As to where the jobs are, one hopeful place is right there in New York City, which is the epicenter of the new podcast surge. A longtime leader in podcasting, who has his own business in the space, told me a few months ago that with places like Audible and Midroll snapping up people from the freelance and public media world, he can’t find anyone to pay $75 per hour to work on his projects.

The podcast surge has also created movement across public media — for every executive and/or maker hired away from a public media entity, that creates a position that either is an immediate opportunity for someone like you or that will roll down to pretty good entry-level work that you might be interested in and qualified for.

As far as your concern about where your job might be, most of the growth in revenue and therefore in positions are in the largest stations in the largest markets. But I believe those stations have trouble with getting qualified entry-level staff because of challenges between what they can afford to pay for entry-level work and the higher cost of living in those places, which can severely limit their pools.

It’s funny, though, that you mention Oklahoma. We just finished the GM search at KGOU in Norman, which is on the outskirts of Oklahoma City. The staff there is doing great work, is young and energized and having lots of fun, and they love Oklahoma City, which has become an extremely cool place in the past few years (and it is very affordable, too!).

Because there is no coordinated activity in our decentralized system to match new, excited professionals like you to the opportunities out in the public media world, there are no easy answers to where that great first job is. On the other hand, our system is very network-friendly. It is small and connected, and our colleagues tend to be helpful and friendly themselves, united behind the common mission we all have. For many of us, our memory of being exactly where you are also motivates us to lend a hand where we can.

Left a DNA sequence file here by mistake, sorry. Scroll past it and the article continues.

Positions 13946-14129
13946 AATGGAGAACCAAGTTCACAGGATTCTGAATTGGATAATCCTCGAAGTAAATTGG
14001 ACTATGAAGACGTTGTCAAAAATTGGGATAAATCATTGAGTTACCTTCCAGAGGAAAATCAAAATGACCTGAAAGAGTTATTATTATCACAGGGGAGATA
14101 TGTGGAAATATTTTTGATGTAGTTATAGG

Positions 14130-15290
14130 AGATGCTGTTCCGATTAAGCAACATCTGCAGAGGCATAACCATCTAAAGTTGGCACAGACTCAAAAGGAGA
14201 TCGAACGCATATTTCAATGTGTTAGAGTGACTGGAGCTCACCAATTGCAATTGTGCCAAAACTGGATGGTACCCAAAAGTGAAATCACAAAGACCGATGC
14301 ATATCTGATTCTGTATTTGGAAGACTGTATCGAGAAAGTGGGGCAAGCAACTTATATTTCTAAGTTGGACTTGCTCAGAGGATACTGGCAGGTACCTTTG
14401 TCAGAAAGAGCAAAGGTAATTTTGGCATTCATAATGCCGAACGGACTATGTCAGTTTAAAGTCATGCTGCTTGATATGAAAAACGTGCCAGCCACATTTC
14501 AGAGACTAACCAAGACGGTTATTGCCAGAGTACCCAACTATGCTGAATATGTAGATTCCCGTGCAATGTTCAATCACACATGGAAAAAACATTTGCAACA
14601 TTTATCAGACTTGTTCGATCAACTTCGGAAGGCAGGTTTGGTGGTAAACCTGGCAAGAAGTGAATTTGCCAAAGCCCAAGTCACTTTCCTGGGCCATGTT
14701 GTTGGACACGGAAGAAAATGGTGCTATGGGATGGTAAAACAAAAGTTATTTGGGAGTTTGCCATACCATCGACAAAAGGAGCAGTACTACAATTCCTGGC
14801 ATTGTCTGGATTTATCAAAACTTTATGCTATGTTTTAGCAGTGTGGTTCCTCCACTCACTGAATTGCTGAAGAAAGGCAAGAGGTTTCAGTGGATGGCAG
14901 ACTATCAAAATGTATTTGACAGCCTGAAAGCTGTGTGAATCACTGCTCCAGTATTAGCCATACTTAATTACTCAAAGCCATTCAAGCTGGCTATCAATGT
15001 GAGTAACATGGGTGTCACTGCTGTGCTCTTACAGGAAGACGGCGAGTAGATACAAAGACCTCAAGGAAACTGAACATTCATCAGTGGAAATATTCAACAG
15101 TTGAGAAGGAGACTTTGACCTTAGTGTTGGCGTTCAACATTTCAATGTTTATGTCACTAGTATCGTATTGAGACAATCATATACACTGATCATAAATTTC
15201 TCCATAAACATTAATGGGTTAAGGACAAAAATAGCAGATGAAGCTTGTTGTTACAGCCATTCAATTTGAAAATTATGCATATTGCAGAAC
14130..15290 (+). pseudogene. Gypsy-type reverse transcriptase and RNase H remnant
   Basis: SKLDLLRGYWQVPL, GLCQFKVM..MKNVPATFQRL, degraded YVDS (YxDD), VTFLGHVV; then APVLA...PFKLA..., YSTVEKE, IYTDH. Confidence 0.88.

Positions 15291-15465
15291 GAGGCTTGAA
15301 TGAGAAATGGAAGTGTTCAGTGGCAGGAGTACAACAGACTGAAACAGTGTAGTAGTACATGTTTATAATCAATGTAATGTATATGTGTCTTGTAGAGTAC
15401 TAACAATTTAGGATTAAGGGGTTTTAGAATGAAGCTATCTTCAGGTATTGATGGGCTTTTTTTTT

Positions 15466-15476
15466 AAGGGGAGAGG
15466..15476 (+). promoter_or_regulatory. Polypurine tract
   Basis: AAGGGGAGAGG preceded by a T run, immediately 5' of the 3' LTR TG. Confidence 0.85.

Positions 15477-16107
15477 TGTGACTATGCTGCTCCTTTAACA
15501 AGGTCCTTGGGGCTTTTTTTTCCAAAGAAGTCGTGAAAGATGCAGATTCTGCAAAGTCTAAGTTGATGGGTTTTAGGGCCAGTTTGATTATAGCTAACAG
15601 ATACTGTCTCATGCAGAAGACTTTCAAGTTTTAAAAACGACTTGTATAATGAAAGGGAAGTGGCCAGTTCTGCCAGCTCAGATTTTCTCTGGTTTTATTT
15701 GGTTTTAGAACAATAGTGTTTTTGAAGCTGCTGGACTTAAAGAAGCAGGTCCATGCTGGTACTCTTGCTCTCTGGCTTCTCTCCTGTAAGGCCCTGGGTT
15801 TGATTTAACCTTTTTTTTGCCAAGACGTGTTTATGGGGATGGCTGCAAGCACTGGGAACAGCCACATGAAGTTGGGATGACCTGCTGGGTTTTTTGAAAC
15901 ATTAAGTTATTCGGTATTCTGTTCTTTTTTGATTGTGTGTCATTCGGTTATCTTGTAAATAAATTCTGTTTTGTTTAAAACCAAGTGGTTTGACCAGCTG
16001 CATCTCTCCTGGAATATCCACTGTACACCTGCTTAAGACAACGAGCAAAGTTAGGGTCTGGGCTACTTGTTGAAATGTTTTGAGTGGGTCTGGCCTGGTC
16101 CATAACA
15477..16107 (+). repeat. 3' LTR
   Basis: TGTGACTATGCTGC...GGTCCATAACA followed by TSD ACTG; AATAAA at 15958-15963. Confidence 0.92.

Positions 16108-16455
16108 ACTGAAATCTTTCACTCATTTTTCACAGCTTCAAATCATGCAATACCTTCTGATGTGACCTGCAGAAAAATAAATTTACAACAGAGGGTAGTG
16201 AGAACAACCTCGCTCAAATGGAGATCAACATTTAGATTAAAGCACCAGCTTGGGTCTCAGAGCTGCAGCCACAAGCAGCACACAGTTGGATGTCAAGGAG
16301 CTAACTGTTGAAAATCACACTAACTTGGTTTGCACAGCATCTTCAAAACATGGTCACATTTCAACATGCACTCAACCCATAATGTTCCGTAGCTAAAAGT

Start talking to people, including right there at WNYC. What you are asking for is for them to tell you their story (that will get them opened up) and where they think the opportunities might be and who else to get advice from across public radio. Like the saying about six degrees of separation, in public media there are probably three degrees of separation. If you get rebuffed or ignored, keep trying.

Three last tips if you aren’t already doing these:

  1. Read Current to learn more about how public media works, and most likely all the jobs you’d be interested in are advertised for in their classifieds (though since the CPB Jobline is free, essentially every job in public media is posted there).
  2. Join the Association of Independents in Radio (AIR). It is a fun, energetic group that has roughly doubled in size the past few years to more than 1,000 members. They are on fire about diversity and the future of public media and have meetup groups that can be very supportive. I’m told the New York City group is especially vibrant.
  3. Upload your profile into the database so we know who you are and you can receive notification of the positions we are searching.

Keep going!


Working in a two-person newsroom, Travis Bubenik, host/reporter with Marfa Public Radio in Texas, advises, “Don’t be too quick to dismiss ‘nowhere.’”



So, I can’t really say whether you “have” to start in the middle of nowhere to be successful, but I did it and have loved it, so here’s what I’ll say.

Don’t be too quick to dismiss “nowhere,” because being a big fish in a small pond can be a really valuable way to learn and grow your skills fast. Again, I can’t speak for the experiences of folks who started at bigger organizations, but my experience at small, 1-2 person newsrooms since I started just a few years ago has been a constant learning and growing experience. Like every day. You get thrown to the wolves, sure, but that makes you really self-reliant, flexible, able to overcome a lack of resources/time/etc. with ease. Also, smaller stations = creative freedom! And usually a bigger voice at the creative table.

Also, doing good journalism in a “nowhere” place feels really consistently valuable and important, which is pretty rewarding when you’re so young. It’s like, “Really? I’m just out of college and making this actual impact in the world around me?” That’s rad.

Travis Bubenik, Host/Reporter

Marfa Public Radio / West Texas Public Radio